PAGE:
Bug #14570


t4nex uses the wrong DDI register attributes

Added by Robert Mustacchi 7 months ago. Updated 6 months ago.

driver - device drivers
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While working on a system, I found myself quite perplexed that we found the following messages while trying to use a T6. In particular, we were failing to get the initial flash parameters and the following code was returning EAGAIN:

10070         ret = t4_get_flash_params(adapter);
10071         if (ret < 0) {
10072                 CH_ERR(adapter,
10073                        "Unable to retrieve Flash parameters ret = %d\n", -ret);
10074                 return ret;
10075         }

I was able to verify with a logic analyzer that we were successfully seeing the I/O the NOR SPI flash on the device. While working through this we had a series of other observations:

  • Using kmdb to step through this often made this work (though things would fail later)
  • Enabling a general DTrace probe in the driver, e.g. dtrace -Z -n 'fbt:t4nex::' caused us to progress further, but fail later on

Initially as this timeout was coming from the t4_wait_op_done() operation, I surmised that it was possible that we had a timing issue with TSC calibration ala (#14454); however, we notably weren't using the HPET on this system and by trying to manually validate this as much as a human can, it seemed more or less in line.

After we had ruled out timing, for bad reasons, we turned out attention to questions of page tables and memory mappings. Here we found something fascinating: the main T6 BAR requests that the data order be DDI_UNORDERED_OK_ACC. This (somewhat incorrectly and the subject of its own, longer bug) translates into us allowing this register to be cached! And in fact, when we think about what the side effects of DTrace and kmdb traps and single stepping would be, is they would translate into more cache pressure and in particular with kdmb, %cr3 changes that cause further invalidations.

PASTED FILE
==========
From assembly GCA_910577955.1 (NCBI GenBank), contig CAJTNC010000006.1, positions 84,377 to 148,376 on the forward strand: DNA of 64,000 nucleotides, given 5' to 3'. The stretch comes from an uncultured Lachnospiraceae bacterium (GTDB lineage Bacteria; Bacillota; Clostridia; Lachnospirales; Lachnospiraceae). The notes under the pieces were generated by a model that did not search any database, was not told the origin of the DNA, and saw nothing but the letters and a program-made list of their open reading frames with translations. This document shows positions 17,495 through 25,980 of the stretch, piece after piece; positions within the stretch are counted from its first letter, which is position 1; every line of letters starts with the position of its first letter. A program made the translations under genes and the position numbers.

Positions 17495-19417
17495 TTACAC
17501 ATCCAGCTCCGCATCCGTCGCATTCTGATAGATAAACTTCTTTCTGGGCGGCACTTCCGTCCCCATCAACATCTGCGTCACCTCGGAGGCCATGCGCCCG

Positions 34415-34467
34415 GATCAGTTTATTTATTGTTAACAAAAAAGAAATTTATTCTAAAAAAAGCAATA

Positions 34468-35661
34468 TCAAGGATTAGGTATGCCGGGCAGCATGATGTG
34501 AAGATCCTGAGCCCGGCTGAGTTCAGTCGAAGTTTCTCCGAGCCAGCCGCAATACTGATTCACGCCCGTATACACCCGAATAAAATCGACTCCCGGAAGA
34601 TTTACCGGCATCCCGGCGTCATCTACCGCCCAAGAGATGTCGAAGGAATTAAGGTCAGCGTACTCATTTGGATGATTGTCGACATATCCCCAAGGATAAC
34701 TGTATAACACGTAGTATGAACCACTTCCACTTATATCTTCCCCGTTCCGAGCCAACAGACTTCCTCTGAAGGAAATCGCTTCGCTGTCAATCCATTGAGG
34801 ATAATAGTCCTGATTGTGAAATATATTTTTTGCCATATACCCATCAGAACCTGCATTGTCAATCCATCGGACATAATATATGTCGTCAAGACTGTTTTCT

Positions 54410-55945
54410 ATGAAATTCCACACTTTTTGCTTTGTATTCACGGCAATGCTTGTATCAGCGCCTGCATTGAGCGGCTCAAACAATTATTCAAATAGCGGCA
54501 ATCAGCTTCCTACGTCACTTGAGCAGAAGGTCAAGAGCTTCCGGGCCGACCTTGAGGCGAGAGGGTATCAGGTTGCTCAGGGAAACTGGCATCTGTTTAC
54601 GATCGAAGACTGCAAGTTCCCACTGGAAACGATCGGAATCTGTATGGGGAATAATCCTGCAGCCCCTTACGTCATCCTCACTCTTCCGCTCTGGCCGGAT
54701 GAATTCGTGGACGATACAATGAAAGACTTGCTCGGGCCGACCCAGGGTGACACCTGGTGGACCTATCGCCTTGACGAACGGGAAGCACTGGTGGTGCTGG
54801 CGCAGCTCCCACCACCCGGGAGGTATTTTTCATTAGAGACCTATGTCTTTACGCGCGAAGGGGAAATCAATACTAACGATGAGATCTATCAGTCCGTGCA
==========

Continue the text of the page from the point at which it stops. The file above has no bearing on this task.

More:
The problem here is that setting DDI_UNORDERED_OK_ACC means that in theory we can change the order of the requests being issued; however, the strict design of the driver interface definitely does not allow that. In this model it explicitly sets register in a particular order and then polls for completion. The driver really should be specifying DDI_STRICTORDER_ACC. This would give it the semantics that we'd expect.

Now, the there are two obvious follow up questions from this. The first is: But if this is broken in the driver how does this work at all?

The biggest issue between this system i was debugging and others was actually the use of MTRRs to set attributes on regions of memory. In general, the way that x86 works is that it takes the more restrictive (uncacheable being more restrictive, cachable being less) and applies that based on a combination of the page table entries and the values in the MTRRs. This system in question did not have any MTRRs set for this purpose, while others may traditionally end up using those and mark all of the regions of MMIO as uncachable. This is something that we currently end up relying on; however, most other drivers all set this correctly (in fact this is basically one of the only drivers in the entire system that ask for this register access ordering). And while one could argue that all systems should have MTRRs set up, there is no true expectation here and in fact other OSes happily do not rely on them as a backup. We should always be setting what we mean in the driver.

The next bit here is what to do with the user bar, which uses the DDI_MERGING_OK_ACC attribute. While there is discussion in the T6 documentation that there is some write-combining support in this BAR, this generally is not going to be doing what is expected, we believe, as this is meant to be for a set of doorbells. There are a bunch of gotchas around programming the priority register for combining reads and writes that lead me to question what this should be. Based on our experiences above and the question of whether or not there should actually be write-combining given what happens (and the fact that on every system to date that has not been write-combining), we should map change that as well while we're here.


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